Some 44 million American adults cannot read well enough to read a simple story to a child—and nearly half of adults in the United States are functionally illiterate, unable even to read a drug label.
By the 1980s, the ongoing decline of education in America prompted the infamous report by an investigative commission appointed by President Ronald Reagan’s secretary of education. Published in 1983, its ominous opening line was “We are a nation at risk.” Even more baleful was its conclusion: “If an unfriendly foreign power had attempted to impose on America the mediocre educational performance that exists today, we might well have viewed it as an act of war. As it stands, we have allowed this to happen to ourselves.”
Excerpts from "Heroes and Villains in American Education", The Objective Standard, Fall 2018
This dire warning, although well publicized, did no good. The Educational Testing Service reported in 1994 that 50 percent of college graduates in the United States could not read a bus schedule and “that only 42 percent could summarize an argument presented in a newspaper article.”
Why have we allowed this to happen to ourselves? Rather, why have we done this to ourselves? How and why is it that America, historically the most plentiful source of innovative and inventive minds, has established an educational system that cripples the mind?7 What caused this degradation?
Toward answering such questions, it is important to understand that American schools have not always been so bad. Indeed, at one time American education was superb.
Literacy levels of Revolutionary America were remarkably high. In 1731, Franklin helped start America’s first subscription library, and similar libraries spread throughout the colonies during his life. He later reflected, “These libraries have improved the general conversation of the Americans, [and] made the common tradesmen and farmers as intelligent as most gentlemen from other countries.”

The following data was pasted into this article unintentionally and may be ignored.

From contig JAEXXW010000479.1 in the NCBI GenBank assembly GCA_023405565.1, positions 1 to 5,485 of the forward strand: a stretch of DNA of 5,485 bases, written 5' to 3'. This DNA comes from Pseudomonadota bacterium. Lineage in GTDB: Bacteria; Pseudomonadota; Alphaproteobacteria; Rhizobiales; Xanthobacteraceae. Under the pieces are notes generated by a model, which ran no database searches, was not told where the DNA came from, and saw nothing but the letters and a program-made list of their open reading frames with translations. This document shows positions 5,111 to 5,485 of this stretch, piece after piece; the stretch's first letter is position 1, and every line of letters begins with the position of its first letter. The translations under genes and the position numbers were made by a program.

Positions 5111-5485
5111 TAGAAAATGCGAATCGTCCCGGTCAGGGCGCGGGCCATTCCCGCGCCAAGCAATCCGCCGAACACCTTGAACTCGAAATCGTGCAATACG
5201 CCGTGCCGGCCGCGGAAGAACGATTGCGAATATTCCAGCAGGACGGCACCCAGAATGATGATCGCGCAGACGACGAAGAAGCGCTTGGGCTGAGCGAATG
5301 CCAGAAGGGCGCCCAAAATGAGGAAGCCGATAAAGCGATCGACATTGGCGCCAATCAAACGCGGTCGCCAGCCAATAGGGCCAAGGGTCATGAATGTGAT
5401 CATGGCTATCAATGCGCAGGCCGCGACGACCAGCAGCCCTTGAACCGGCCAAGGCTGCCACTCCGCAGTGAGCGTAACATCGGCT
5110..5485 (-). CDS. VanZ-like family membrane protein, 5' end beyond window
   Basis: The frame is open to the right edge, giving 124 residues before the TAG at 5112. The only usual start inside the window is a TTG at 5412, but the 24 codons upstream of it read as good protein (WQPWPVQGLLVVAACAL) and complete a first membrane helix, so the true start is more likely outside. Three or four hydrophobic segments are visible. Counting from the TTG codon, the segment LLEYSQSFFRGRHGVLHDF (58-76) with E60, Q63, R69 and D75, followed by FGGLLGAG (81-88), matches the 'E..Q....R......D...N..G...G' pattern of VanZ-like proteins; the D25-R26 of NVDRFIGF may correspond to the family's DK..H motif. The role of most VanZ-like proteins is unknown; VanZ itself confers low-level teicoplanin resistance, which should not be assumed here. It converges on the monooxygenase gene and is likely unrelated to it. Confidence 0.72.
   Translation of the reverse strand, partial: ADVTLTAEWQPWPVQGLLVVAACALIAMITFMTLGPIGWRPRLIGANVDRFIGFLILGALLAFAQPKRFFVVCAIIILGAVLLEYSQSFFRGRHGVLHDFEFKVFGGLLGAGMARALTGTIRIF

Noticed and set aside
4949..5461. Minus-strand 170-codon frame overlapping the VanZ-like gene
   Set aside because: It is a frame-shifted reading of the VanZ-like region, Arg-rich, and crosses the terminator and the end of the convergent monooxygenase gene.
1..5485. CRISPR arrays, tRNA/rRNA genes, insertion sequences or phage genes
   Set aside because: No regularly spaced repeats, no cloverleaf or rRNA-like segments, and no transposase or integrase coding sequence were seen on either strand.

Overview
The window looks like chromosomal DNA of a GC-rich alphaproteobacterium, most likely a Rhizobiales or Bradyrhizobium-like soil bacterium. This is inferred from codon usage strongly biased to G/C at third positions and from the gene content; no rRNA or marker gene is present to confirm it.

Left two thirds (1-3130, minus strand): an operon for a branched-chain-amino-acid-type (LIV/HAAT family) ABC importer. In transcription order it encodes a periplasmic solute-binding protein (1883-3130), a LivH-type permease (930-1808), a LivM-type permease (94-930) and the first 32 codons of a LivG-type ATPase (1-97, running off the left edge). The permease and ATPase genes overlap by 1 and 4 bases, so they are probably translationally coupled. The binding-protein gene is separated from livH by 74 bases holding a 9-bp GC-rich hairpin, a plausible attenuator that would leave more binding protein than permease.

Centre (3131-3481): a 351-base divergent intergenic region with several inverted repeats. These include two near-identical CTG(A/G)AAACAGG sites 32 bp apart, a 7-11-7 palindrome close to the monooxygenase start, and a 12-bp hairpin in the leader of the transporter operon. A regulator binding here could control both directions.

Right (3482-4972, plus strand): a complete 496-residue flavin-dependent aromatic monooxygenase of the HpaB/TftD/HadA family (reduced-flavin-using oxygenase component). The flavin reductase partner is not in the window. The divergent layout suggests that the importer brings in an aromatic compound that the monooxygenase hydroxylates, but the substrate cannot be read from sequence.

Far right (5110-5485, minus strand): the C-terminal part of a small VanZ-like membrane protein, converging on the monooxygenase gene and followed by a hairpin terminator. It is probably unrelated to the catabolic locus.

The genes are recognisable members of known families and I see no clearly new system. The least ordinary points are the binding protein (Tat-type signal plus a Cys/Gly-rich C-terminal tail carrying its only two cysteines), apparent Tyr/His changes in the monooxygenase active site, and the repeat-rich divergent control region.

The Federalist essays, written by Alexander Hamilton, James Madison, and John Jay in support of a constitution for the nascent republic, were published in newspapers—written for and read by the common man.
Sales of books and educational materials in the early- and mid-19th century likewise indicate a high national literacy level.
The fourth-grade reader included selections from Nathaniel Hawthorne, and the fifth-grade text, readings from William Shakespeare. “These were not the textbooks of the elite but of the masses,” explains Thomas Sowell. “From 1836 to 1920, McGuffey’s Readers were so widely used that they sold 122 million copies.”
Given the high quality of education in early America, it is no surprise that two renowned Frenchmen who visited the United States reported on the phenomenon. In an 1800 book commissioned by Vice President Thomas Jefferson and titled National Education in the United States of America, Pierre Dupont de Nemours reported that Americans received an education far superior to that of other peoples. “Most young Americans,” he wrote, “can read, write, and cipher [i.e., do basic arithmetic]. Not more than four in a thousand are unable to write legibly.” Several decades later, Alexis de Tocqueville wrote in Democracy in America that Americans were the most educated people in history.